Emirates has also modified its inflight services for health and safety reasons. Food and beverages continue to be offered in the form of bento-styled boxes to reduce contact between the crew and customers during meal service and to minimise risk of interaction. The personal boxes provide customers with sandwiches, beverages, snacks and desserts.

Similarly, to reduce risk of spreading the virus by touch, magazines and other print reading material are temporarily unavailable. Cabin baggage are currently not accepted on flights. Carry-on items allowed in the cabin are limited to laptops, handbags, briefcases or baby items. All other items have to be checked in, and Emirates will add the cabin baggage allowance to customers' check-in baggage allowance. Customers have to wear their masks and gloves throughout their journey from check-in until they disembark.

All Emirates aircraft will go through enhanced cleaning and disinfection processes in Dubai, after each journey


Airport Authority Hong Kong (AA) announced that Hong Kong International Airport (HKIA) handled 576,000 passengers and 12,115 flight movements in March 2020, representing year-on-year decreases of 91.0% and 67.0%, respectively. Cargo throughput dropped 12.4% to 378,000 tonnes compared to the same month last year.

As countries and regions worldwide continued to impose immigration restrictions and implement quarantine measures, a sharp decline of passenger traffic was recorded in March. Locally, starting from 25 March, all transit and transfer services at HKIA have been suspended and all non-Hong Kong residents coming from overseas countries and regions by plane are denied entry to Hong Kong. All these factors led to a very weak travel demand in March and airlines have suspended more flights. Visitor traffic, which was impacted the most, experienced 97% year-on-year decrease. Transfer/ transit traffic and Hong Kong resident travel also declined by 91% and 83%, respectively.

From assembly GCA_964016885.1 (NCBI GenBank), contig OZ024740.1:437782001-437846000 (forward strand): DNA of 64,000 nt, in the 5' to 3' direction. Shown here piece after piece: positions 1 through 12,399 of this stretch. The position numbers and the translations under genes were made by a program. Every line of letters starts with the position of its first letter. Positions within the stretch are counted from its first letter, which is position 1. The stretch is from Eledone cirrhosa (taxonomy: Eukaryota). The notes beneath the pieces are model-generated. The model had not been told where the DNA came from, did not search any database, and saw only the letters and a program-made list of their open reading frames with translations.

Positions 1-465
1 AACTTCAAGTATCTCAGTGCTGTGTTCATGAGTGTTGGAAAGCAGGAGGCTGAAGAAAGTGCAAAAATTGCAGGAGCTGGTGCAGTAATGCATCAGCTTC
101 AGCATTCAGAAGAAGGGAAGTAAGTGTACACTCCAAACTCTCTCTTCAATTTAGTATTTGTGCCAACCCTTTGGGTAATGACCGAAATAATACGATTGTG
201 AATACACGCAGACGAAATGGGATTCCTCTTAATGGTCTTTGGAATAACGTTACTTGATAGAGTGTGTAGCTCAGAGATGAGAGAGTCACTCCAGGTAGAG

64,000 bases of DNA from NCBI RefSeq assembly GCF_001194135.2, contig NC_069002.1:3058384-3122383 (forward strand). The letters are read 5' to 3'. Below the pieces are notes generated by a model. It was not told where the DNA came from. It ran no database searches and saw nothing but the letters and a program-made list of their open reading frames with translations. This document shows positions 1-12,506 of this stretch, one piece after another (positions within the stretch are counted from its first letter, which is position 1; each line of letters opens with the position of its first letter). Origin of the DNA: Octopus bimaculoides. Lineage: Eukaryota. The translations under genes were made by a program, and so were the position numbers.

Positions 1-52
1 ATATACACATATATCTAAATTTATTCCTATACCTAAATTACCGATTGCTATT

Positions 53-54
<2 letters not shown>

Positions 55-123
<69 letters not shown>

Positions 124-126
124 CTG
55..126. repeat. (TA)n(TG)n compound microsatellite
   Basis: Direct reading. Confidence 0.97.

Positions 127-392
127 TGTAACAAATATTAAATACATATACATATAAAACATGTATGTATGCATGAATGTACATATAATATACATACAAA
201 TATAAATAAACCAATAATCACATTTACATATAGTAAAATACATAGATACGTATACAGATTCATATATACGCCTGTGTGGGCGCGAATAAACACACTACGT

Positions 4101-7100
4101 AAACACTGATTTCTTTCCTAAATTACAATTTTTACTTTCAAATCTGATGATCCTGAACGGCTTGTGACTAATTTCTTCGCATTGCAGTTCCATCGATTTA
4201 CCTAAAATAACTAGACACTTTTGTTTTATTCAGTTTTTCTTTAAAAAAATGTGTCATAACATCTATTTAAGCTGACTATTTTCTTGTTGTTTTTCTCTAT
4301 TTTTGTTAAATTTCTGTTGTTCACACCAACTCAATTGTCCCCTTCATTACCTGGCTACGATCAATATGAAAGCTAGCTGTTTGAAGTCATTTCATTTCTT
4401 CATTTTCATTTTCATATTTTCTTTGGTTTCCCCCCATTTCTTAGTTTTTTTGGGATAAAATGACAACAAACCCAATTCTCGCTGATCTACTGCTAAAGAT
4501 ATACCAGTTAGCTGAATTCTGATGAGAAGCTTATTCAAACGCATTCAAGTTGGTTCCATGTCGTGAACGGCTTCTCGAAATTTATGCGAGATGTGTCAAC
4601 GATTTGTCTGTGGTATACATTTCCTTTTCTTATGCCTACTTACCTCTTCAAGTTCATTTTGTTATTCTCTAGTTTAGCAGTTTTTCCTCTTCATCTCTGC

On the cargo front, amongst the key trading regions, traffic to and from Southeast Asia and Europe decreased most significantly in March. The decline in cargo throughput was mainly attributed to 42% decrease in transhipments. Exports was stable while imports grew slightly by 1% year-on-year.

To support business partners and airport staff, the AA has introduced an array of relief measures since the COVID-19 outbreak, including rental concessions, reduction or waiver of fees, and a staff training allowance scheme, among others. The latest round of AA's relief measures was announced on 8 April, worth up to HK$2 billion, providing further support to airlines and aviation support services operators through helping to ease their liquidity pressure."

Over the first quarter the year, HKIA handled 8.2 million passengers and 63,345 flight movements, representing year-on-year decreases of 56.5% and 40.1%, respectively. Cargo throughput fell 10.9% to 988,000 tonnes compared to the same period last year.

On a 12-month rolling basis, passenger volume and flight movements respectively dropped 18.9% and 12.0% to 60.9 million and 377,420. Cargo throughput decreased by 7.3% to 4.7 million tonnes.